I read the first paragraph of this post and thought, 'Aye up, here we go, Farley's gonna give it a mauling', but thankfully you redeemed yourself with later comments.1917 then.
Not much plot to this and what little plot there is frequently doesn't make a lick of sense. It strains credulity to breaking point at times. The German soldiers are about as good as aiming their weapons as the average stormtrooper, for instance. It also presents a strangely sanitized version of trench warfare - which is odd for a purportedly anti-war film.
But I'm seriously glad I caught this at the cinema. As a piece of moviemaking, it's an incredible tour de force. The cinematography and camerawork are the obvious standouts but the production design (and set construction!) deserve special mention too. The SFX and the sound mix (I caught this in an Atmos auditorium) were faultless.
I suspect this isn't going to work nearly as well on a telly, much like 2001: A Space Odyssey becomes a snooze-fest on the small screen.
Can't argue with you at all. Thanks to @davidm I caught Birdman again the night before and 1917's edit points are muh more difficult to spot. I suspect there's quite a bit of digital manipulation going on though, unlike the former's carefully planned physical effects. (I got it wrong by the way - there's three instances of "pan up to the sky" cheats in Birdman). It's unbelievable that neither film was even nominated for an editing Oscar.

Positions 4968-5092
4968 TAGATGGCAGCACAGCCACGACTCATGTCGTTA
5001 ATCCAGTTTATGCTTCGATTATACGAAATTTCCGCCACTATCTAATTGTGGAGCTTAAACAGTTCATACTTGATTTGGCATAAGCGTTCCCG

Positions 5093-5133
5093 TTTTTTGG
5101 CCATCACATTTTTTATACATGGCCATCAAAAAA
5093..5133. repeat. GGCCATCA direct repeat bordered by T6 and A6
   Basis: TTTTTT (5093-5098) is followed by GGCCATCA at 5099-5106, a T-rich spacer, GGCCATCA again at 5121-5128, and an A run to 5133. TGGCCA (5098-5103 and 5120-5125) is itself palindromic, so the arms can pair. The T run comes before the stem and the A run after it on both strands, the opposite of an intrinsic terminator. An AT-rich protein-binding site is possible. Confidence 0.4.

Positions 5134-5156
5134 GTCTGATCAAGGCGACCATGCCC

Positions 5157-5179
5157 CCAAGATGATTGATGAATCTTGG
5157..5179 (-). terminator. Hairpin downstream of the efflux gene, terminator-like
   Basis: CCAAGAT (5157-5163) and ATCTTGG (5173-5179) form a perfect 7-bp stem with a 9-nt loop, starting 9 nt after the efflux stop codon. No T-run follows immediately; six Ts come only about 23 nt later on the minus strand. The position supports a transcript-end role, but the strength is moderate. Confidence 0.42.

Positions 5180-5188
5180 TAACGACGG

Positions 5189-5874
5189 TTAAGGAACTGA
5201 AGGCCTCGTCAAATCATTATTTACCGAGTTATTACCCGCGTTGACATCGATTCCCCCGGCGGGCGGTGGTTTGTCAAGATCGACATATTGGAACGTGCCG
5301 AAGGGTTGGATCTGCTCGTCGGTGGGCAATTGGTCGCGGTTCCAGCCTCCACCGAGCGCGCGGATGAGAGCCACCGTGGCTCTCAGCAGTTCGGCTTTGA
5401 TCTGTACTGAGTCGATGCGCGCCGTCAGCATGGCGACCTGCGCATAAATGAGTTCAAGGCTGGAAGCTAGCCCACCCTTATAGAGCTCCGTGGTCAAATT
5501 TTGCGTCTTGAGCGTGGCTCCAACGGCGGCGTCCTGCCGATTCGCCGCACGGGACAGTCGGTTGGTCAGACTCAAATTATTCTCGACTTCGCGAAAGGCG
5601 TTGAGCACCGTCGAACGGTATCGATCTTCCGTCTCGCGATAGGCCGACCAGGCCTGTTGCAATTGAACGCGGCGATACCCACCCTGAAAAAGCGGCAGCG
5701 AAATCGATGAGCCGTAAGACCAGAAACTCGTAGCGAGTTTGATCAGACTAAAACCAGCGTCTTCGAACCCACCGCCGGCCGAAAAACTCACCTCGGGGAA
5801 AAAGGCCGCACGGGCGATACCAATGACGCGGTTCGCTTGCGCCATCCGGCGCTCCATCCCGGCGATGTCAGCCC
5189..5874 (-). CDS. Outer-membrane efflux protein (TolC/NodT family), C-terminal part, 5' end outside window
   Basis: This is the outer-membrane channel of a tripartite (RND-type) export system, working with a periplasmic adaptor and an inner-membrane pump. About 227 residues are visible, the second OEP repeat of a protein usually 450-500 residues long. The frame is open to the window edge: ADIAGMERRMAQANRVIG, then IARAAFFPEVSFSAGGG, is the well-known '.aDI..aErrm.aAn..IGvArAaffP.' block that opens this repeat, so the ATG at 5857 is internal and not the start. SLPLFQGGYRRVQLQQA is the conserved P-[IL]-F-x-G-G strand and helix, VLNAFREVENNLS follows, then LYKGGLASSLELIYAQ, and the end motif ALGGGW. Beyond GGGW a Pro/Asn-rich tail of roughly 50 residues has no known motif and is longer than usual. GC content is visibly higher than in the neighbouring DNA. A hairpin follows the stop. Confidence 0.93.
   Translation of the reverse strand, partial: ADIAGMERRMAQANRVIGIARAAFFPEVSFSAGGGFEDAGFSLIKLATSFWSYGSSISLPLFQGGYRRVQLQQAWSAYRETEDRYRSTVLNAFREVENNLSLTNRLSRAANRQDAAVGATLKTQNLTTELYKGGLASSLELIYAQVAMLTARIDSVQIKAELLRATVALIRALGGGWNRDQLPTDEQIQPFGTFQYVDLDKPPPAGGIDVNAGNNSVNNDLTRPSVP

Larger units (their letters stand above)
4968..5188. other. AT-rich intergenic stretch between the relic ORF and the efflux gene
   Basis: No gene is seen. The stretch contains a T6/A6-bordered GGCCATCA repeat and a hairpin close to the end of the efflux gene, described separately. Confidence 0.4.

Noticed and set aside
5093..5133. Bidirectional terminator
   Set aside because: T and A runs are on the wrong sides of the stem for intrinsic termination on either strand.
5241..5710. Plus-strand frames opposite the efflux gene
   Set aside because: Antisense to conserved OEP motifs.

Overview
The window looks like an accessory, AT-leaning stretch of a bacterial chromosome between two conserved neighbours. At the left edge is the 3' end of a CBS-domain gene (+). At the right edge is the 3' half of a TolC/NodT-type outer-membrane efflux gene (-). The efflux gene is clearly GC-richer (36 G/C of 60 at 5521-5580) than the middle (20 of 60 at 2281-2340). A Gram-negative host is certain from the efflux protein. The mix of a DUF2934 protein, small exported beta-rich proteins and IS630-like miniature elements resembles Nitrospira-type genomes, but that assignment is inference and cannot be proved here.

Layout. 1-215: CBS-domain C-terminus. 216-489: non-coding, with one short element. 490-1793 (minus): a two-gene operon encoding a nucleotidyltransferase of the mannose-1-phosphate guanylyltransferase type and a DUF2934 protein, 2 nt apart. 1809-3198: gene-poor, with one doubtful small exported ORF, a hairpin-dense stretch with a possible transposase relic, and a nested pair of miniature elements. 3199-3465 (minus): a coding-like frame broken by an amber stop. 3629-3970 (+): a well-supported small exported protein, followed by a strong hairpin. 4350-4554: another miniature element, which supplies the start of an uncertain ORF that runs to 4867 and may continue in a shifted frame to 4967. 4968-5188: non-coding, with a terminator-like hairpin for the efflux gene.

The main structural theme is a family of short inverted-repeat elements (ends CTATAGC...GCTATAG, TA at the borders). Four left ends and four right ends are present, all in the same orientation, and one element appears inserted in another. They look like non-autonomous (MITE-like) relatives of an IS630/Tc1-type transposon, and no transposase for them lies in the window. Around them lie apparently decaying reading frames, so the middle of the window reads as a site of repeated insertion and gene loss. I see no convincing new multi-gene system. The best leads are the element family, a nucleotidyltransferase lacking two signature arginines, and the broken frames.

I don't think it is, but then again I do love Birdman to bits. And speaking of Oscars, I don't think it's as good a film as either The Irishman or Parasite, but it'll almost certainly beat both.
I largely agree to be fair - 1917 doesn't have much 'plot', and what there is is only there to serve the concept of the single take thing - and you do feel that sometimes. Geographically speaking it doesn't make much sense either, I mean, how far did they (he) actually travel? No man's land was, what? 100 yards? Few German trenches, bit of a wood, open field, couple of shelled-out buildings and boom - he's there. Wasn't it supposed to be an 8 or 9km trek that would take several hours?
But hey, it's not supposed to be Shakespeare and it's not supposed to be a documentary - 1917 is very much a technical exercise. In that respect, it reminded me a lot of Gravity (which is also a snooze fest on telly). People who complained about it not being scientifically (or in this case, historically) accurate are missing the point. I mean, you wouldn't go on Disney's 'Round the World in 80 Days', and then complain that it didn't actually last 80 days, would you?
What Mendes has done here is offer up a big-screen experience, and a bloody good one at that.
One that's better than Birdman.